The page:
I had just begun.
When I was Two,
I was nearly new.
When I was Three
I was hardly Me.
When I was Four,
I was not much more.
When I was Five,
I was just alive.
But now I am Six, I'm as clever as clever,
So I think I'll be six now for ever and ever.
Happy birthday, clever little goose.
Labels: Miss M.
09 November 2009
"The In The Know Short Film Competition sought to eliminate the stigma of infertility and encourage couples who have struggled with infertility to share their stories and lend support for other couples hesitant in openly discussing their journey."
I know. Who'd a thunk it? An infertility film festival? But I was there the other night, as the guest of the very lovely Mel, Queen of the Stirrup Queens and The Land of If, who happened to be one of the judges. We had drinks and snacks, we saw the three films that made the finals, and Mel and I talked about the ballet.
But go back and read that opening paragraph. Stigma. A few of the speakers at the event used the word "stigma", and it rattled me, enough so that I had to look it up in the dictionary, because there is nothing better than pulling a redolent dusty dictionary off the shelf for some aimless archeology.
Stigma: In sociological theory, a stigma is an attribute, behavior, or reputation which is socially discrediting in a particular way: it causes an individual to be mentally classified by others in an undesirable, rejected stereotype rather than in an accepted, normal one.
Being infertile does not disgrace you, it doesn't detract from your character, it doesn't mark you in any way, it doesn't make you into an outcast. However, it is something that people don't generally talk about, a taboo subject.
Why is that? And what can we do? Talk about it.
After my husband and I got married, we stopped using birth control and started trying to have a baby. And whenever anyone asked, I coyly deflected the question of "when are you going to have kids" with "we have cats". I did this so successfully that when I told people I was pregnant - eight years into the marriage - they said "we thought you didn't want children". If I had talked about it, perhaps someone would have suggested a medical investigation sooner - because I just didn't realize that yeah, your fertility decreases as you get older. In retrospect, I was an idiot.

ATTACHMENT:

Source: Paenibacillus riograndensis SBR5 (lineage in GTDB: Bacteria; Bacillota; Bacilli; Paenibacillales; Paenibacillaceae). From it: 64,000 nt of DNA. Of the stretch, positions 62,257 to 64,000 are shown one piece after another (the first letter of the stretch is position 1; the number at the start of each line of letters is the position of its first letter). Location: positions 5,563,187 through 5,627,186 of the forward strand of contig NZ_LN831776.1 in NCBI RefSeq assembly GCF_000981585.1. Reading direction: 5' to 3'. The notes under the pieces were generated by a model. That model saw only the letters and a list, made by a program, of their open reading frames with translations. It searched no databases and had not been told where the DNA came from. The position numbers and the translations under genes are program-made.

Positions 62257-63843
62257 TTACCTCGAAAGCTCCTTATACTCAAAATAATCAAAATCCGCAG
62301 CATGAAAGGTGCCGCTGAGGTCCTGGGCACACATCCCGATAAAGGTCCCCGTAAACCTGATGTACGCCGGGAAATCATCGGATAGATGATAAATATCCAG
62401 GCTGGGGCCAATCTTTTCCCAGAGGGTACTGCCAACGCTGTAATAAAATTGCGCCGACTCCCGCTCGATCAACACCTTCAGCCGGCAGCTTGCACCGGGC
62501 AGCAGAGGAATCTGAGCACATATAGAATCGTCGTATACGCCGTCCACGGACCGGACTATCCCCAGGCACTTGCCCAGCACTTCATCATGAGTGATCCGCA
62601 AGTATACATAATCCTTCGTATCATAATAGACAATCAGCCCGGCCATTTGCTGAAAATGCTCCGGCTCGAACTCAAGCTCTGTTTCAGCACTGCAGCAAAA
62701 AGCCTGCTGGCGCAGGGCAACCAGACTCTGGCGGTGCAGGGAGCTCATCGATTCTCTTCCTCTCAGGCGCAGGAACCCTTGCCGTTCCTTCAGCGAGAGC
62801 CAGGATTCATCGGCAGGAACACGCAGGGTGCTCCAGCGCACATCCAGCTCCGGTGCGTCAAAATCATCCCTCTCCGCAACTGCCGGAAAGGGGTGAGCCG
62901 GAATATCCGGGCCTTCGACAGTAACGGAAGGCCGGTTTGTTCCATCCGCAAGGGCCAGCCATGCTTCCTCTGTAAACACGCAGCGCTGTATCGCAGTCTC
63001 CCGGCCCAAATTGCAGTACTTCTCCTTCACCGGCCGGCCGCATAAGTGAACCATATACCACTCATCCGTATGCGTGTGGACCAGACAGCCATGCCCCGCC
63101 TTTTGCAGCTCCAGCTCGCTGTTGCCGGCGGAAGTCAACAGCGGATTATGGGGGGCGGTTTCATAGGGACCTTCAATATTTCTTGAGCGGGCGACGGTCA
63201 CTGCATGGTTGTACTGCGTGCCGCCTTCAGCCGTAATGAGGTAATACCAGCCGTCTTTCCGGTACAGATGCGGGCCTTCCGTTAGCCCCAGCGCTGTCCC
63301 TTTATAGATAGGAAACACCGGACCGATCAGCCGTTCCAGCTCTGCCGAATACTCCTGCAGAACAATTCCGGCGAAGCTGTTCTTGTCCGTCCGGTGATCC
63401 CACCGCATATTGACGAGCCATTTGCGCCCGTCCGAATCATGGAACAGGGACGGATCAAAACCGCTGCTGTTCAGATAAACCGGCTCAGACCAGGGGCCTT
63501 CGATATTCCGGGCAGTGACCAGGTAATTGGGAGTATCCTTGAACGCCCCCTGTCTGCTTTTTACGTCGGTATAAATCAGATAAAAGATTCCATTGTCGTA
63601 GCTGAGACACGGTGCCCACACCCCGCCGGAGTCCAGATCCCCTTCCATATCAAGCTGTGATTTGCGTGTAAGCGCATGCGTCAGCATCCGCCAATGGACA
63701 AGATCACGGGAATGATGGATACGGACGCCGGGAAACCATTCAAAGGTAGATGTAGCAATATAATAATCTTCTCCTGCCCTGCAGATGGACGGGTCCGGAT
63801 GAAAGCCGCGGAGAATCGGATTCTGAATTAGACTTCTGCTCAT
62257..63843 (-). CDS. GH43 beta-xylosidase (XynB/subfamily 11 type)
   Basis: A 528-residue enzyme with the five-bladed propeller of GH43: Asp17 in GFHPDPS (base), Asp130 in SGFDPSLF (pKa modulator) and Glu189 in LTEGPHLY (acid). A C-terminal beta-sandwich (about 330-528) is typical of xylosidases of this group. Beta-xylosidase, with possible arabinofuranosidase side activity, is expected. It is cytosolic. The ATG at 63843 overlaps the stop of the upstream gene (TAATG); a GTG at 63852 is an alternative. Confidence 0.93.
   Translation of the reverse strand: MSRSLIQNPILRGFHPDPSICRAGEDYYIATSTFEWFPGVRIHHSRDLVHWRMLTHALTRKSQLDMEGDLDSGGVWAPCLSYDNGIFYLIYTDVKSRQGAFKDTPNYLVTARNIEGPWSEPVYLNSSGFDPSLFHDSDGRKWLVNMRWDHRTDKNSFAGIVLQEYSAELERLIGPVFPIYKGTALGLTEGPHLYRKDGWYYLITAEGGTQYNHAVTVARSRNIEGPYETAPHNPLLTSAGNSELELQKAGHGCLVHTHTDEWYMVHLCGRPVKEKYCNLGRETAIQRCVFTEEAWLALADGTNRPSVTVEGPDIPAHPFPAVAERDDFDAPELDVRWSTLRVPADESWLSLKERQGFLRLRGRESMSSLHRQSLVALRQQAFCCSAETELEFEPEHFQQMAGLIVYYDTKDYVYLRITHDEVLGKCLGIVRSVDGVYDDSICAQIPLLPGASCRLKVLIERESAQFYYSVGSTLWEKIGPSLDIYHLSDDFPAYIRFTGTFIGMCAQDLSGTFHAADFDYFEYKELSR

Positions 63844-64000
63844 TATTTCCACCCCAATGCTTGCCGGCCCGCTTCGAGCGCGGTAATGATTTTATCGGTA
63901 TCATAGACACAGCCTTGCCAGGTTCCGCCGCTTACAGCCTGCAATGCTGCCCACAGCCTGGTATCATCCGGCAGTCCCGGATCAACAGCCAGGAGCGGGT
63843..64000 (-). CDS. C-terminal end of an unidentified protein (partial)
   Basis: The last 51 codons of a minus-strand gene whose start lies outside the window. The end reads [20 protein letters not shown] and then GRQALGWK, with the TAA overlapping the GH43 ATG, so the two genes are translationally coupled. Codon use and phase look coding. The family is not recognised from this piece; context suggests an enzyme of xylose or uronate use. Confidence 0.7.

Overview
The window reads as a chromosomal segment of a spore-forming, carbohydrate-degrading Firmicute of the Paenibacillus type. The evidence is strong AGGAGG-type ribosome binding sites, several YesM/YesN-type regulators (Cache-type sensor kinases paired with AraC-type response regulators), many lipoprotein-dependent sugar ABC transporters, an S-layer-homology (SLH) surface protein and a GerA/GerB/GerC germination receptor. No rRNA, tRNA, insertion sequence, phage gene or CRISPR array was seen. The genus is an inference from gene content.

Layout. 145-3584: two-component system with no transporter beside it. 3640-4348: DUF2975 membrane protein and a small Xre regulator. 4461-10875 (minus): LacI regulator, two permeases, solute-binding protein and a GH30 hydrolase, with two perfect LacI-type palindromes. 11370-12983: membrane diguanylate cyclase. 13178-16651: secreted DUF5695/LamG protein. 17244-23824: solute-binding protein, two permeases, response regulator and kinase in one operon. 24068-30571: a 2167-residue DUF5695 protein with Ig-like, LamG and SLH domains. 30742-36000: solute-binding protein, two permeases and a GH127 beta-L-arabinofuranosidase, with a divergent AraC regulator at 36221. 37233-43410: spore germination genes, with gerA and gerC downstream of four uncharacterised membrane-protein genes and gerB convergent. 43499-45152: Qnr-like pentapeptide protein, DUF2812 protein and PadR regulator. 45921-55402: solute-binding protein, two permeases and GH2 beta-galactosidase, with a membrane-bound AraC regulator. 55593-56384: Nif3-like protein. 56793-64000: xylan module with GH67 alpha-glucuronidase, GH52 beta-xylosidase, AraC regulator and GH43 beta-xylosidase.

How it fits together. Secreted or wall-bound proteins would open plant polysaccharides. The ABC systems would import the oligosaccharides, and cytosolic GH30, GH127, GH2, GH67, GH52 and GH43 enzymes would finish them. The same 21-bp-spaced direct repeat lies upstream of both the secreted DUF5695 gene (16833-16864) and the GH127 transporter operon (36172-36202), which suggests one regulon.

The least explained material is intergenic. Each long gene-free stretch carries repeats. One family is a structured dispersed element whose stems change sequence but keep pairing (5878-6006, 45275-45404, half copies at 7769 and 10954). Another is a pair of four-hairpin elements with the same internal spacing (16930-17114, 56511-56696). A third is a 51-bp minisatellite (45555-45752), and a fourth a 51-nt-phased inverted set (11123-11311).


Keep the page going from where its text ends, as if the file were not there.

Besides the happy production of a child, the experience of doctors and needles and dildo cams and surgeries and so many blood draws it's amazing that I'm not anemic made me hyper-aware of other women struggling with infertility - almost as though I developed a sixth sense for it, an intuition. And once you start talking about it, it's there, and there, and oh, there too. It's everywhere. It's one in eight couples.
Reading infertility blogs was my gateway into blogging. After reading for a while, I started writing, and while I'm in no way an "infertility blogger", having come to blogging after my fertility treatment days were over, I still feel a resonance there, and it's how I met Mel in the first place.
Incidentally, there's a fine irony in the phrase "stigma of infertility". One of the definitions of "stigma" has to do with something at the very core of conception - the release of the ripe egg from the ovary.
Labels: just posts
08 November 2009
There is a simple joy in going to the supermarket with my husband, but without our child. It's calm. There are no pleas for this (No, we are not getting Dora fruit rollups), or that (No, we're not going to buy Gogurt). And we can pause to contemplate the absurd, like "milk flavoring straws".
You drink your milk with this product, and it tastes like Oreos? For twenty five cents a straw? Are those crumbled Oreos glued to the inside of the straw? I am mystified.
Or how about Pirates of the Caribbean bubble bath?